As increases, the additive noise becomes stronger, making the eigenvalue distribution of more diffuse, as shown in Fig. 1. This behavior has a direct impact on the benefits of PCA, which provides a dimensionality reduction inversely proportional to the number of largest eigenvalues. For example, PCA performed on would propose the five largest eigenvalues as the most informative components. Similarly, PCA performed on or would suggest the fifteen largest eigenvalues. Since all the eigenvalues of are merged together, PCA in this latter case might be ineffective.

Figure 1: Histogram of the eigenvalues of for different values of .

The forthcoming definition of the statistical utility function relies on the following asymptotic considerations. The Gaussianity assumed in this section implies

(2)

where stands for equality in distribution. In particular,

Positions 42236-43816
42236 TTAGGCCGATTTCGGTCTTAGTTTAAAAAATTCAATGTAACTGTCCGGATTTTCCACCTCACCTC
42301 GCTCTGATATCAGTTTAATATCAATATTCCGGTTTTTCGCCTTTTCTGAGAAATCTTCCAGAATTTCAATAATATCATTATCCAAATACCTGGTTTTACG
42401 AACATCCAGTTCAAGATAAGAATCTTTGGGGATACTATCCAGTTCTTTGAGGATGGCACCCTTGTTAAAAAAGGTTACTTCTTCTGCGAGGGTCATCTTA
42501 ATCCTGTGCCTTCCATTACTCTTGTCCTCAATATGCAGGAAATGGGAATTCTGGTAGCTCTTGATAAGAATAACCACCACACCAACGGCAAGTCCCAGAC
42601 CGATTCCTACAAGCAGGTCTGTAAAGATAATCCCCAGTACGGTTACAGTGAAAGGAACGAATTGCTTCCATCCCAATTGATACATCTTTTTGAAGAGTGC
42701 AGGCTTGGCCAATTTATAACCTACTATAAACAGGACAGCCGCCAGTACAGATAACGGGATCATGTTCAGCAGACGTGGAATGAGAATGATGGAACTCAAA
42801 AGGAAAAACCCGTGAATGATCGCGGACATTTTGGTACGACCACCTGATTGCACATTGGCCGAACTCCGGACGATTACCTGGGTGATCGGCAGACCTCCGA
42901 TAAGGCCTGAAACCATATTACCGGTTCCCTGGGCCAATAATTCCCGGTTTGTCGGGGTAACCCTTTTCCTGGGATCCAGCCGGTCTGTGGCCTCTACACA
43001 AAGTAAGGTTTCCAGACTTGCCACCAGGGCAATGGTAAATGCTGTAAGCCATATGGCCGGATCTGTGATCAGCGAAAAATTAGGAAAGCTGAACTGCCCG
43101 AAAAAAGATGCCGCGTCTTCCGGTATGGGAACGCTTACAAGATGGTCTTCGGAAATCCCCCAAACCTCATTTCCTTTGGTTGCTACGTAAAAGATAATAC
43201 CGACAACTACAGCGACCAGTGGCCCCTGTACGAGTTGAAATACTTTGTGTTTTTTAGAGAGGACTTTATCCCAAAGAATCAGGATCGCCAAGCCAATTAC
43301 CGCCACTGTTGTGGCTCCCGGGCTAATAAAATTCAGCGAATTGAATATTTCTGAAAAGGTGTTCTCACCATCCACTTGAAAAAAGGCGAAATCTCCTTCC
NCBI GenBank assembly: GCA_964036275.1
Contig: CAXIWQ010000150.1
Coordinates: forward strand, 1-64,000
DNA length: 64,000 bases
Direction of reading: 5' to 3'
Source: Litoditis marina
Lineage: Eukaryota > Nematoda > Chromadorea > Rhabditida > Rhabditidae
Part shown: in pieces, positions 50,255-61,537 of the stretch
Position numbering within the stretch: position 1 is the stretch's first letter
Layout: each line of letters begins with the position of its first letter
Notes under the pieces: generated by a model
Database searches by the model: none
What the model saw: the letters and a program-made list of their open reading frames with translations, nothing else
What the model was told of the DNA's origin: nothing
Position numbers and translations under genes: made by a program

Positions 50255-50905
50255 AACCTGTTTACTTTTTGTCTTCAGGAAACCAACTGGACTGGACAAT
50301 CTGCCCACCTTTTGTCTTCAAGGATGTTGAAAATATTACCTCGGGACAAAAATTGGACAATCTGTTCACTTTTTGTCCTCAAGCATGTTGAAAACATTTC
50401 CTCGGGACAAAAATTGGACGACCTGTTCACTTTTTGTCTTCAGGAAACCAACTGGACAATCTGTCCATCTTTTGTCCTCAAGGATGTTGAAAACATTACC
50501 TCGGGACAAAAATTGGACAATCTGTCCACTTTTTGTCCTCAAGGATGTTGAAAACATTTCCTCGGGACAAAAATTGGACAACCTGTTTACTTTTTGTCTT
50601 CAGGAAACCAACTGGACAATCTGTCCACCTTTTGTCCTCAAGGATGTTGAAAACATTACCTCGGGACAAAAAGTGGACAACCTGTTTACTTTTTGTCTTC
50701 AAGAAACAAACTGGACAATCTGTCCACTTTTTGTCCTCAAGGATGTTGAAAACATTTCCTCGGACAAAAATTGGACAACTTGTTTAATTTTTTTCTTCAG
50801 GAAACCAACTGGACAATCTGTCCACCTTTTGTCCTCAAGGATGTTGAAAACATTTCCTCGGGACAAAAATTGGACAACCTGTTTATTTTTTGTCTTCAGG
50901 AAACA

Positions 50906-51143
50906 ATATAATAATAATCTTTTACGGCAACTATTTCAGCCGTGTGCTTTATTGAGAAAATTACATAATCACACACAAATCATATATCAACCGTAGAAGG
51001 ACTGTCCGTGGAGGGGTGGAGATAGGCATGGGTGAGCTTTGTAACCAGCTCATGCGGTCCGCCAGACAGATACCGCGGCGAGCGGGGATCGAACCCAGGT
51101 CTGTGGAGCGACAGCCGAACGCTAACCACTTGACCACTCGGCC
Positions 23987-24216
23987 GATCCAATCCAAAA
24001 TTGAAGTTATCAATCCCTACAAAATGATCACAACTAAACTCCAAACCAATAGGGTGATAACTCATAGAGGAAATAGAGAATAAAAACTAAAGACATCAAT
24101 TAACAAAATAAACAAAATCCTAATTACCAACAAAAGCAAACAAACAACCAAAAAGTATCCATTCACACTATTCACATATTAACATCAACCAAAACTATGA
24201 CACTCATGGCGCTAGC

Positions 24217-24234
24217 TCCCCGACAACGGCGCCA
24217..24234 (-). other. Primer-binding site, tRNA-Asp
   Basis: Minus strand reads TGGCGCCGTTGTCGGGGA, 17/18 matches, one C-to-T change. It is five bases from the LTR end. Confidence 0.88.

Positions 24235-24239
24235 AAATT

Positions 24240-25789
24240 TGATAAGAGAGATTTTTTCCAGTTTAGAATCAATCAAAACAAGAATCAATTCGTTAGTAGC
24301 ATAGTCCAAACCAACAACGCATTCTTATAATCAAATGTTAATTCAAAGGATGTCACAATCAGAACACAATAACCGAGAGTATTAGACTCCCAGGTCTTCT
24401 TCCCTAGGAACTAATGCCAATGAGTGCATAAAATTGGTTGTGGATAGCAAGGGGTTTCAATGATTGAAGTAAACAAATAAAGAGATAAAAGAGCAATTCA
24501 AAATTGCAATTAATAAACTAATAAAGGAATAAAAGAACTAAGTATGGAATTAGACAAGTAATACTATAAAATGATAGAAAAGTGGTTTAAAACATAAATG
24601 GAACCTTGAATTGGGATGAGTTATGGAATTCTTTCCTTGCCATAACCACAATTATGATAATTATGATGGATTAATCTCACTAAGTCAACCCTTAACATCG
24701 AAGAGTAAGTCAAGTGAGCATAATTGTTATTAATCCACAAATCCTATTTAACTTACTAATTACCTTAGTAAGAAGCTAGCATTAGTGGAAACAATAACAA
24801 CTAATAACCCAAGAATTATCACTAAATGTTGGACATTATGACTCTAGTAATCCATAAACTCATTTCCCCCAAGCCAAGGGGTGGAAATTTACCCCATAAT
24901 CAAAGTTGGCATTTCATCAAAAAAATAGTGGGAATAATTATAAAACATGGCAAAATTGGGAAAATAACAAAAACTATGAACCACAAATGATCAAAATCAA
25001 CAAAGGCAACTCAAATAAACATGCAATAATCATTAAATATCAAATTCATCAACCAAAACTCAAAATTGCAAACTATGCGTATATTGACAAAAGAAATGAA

(3)

The next theorem [9, Thm. 1.1] is a generalization of the Marchenko-Pastur theorem, a cornerstone of random matrix theory. For a probability distribution function , its Cauchy transform is the (analytic) function defined by

The Cauchy transform characterizes a distribution function. Indeed, the Stieltjes inversion formula states that

for all continuity points of . When is regular enough, its density equals .

Theorem 1 ([9]).

Assume on a common probability space:

(a) For , is , are identically distributed for all , independent across for each , ;

(b) with as ;

(c) is random Hermitian nonnegative definite, with eigenvalue distribution converging a.s. in distribution to a probability distribution on as ;

(d) and are independent.

Let be the Hermitian nonnegative square root of , and let . Then, a.s., the eigenvalue distribution of converges in distribution, as , to a non-random probability distribution , whose Cauchy transform satisfies

(4)